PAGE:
Well that’s my cheery thought for the day!
    But wish I could have sent you some hugs when those lights went out (and a big old battery powered super-lamp!)

    • Susan — I lived without plumbing or electricity for the better part of a year. It was actually a pretty relaxing life. I got plenty of sleep any way!

  7. How awful. I am afraid of the dark, but I can only imagine how much that would be magnified with such memories. You proved quite resourceful, though. I don’t think I would have thought of the cell phone’s light. We’re supposed to have all the flashlights in one place for emergencies, but, sigh, people don’t put them back where they belong….

    I agree with Susan about our dependence of electricity being scary. My microwave is suddenly not working, and I am in a quandary about dinner because we have an away game tonight, so I can’t plan on some quickly-nuked entree. But we’ll figure something out. I am glad, though. to live in an age of electricity — candles and hurricane lamps help, but I like the whole room flooded with light. Have you ever read Terri Blackstock’s Restoration trilogy? It’s about the whole world suddenly being without electricity all at once. I would definitely not want to have to deal with that, but they were good books.

    • Barbara — one year a bunch of us were building the maze for the school carnival. We were in the cafeteria and the lights went out. There we were, surrounded by obstacles and unable to move without banging into things — in short, we’d never find our way out of the maze! Then one of the teachers grabbed her cell phone to make a call. When the light went on we all realized we could see — so we all pulled our phones out and lit up the room!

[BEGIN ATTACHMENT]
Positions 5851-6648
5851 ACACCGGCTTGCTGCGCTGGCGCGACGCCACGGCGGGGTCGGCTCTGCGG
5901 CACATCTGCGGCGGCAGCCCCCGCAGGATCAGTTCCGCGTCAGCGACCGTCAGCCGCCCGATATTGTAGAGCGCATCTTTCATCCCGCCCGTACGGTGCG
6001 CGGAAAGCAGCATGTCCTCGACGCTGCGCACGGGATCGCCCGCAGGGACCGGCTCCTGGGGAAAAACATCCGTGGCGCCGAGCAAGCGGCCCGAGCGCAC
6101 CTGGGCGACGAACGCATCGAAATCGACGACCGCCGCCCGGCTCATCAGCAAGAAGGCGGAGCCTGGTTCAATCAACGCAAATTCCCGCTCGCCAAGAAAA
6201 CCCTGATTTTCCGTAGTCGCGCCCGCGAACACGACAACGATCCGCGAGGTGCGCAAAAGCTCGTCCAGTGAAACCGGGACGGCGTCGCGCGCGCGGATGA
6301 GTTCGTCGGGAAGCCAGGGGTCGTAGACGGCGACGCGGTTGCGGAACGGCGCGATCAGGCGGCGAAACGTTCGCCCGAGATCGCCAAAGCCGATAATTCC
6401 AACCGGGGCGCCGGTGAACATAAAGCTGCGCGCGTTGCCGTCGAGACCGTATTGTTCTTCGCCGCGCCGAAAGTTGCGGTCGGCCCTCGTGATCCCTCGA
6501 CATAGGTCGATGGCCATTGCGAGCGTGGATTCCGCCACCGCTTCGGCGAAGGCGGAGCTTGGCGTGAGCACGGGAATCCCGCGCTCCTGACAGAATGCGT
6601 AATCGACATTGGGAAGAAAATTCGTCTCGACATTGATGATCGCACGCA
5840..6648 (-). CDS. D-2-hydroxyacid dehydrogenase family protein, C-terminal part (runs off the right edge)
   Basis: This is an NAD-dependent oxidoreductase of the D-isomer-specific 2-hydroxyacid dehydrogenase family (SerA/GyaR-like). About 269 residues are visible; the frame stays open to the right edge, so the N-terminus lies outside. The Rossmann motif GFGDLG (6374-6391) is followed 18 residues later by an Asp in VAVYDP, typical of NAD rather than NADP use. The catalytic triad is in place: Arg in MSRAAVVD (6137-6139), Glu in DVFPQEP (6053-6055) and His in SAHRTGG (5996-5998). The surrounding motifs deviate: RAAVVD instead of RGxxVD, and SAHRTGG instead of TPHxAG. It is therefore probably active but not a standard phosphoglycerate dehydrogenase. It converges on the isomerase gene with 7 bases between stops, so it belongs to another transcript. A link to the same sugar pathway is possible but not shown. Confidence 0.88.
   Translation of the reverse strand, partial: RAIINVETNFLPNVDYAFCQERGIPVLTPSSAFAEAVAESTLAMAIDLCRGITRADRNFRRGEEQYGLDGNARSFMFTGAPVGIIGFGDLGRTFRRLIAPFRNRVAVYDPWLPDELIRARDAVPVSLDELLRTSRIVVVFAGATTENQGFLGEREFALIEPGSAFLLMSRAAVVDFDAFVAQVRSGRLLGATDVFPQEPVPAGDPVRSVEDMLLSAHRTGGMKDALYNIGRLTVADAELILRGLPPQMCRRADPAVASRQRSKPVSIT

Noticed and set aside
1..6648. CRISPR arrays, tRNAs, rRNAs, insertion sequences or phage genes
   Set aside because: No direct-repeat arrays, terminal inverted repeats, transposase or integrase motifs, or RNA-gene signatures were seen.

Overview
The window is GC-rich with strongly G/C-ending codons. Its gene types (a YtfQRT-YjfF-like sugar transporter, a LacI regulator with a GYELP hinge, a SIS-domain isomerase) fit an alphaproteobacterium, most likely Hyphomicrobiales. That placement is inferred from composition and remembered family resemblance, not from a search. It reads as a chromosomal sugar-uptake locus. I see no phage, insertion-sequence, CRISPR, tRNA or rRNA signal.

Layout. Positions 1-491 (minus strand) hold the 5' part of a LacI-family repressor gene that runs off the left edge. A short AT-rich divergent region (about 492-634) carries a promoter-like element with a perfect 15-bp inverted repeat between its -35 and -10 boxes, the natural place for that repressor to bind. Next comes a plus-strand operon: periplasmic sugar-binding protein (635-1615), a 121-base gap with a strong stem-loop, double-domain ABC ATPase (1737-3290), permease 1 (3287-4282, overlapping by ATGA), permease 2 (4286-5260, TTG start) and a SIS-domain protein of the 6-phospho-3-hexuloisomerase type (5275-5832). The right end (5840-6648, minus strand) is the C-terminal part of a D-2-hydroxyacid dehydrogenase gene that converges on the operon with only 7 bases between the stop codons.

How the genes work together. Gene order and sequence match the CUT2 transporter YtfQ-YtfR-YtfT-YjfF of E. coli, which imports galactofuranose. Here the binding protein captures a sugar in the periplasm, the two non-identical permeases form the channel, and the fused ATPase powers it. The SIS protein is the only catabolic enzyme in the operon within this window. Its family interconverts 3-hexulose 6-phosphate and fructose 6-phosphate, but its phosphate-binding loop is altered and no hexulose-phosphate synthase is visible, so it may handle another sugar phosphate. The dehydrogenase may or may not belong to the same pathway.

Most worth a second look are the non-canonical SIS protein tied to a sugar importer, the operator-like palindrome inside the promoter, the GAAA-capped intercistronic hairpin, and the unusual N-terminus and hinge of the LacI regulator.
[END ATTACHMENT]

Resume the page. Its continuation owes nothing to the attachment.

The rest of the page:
8. Thunderstorms scare me, especially when they happen at night. When we get hit by one I end up hiding under the covers with my iPod, trying to drown out the storm with music.

  9. I don’t believe you HAVE ever mentioned that you spent time locked in dark closets…. That’s not good. At least the lightening brightend things from time to time? Did you have candles?

    I LOVE thunder and lightening storms – and hard HARD rain. I wish I had been there to keep you company. Or hug you.

  10. Oooh Quilly. I didn’t know. I wish I could hug the little one you were, and make it ok. What a wonderful neighbor that was – were you able to keep in touch, and thank her as an adult? I hope so.

    You know I don’t share your religious beliefs, but I’m open minded… if there is a hell or something like it, I really hope your truly evil stepmother is roasting in it.

    Big hugs to you!

  11. Panic and fear don’t know logic, and I’m so sorry that it was such a scary time for you. After hanging out through a couple hurricanes and numerous tornado warnings, I know that being hunkered down like that can be frightening experience, even without a trauma. I’m so glad that you were able to make a humorous post about it. 🙂

  12. What a scary situation for a child! Even now, I like to crawl under the blanket when rain and thunder come our way. It’s good to know that you have become a wonderful woman, Quilly.

  13. Everything has been said, so I’ll just tell you that I absolutely LOVE that WAAAAH picture you have posted!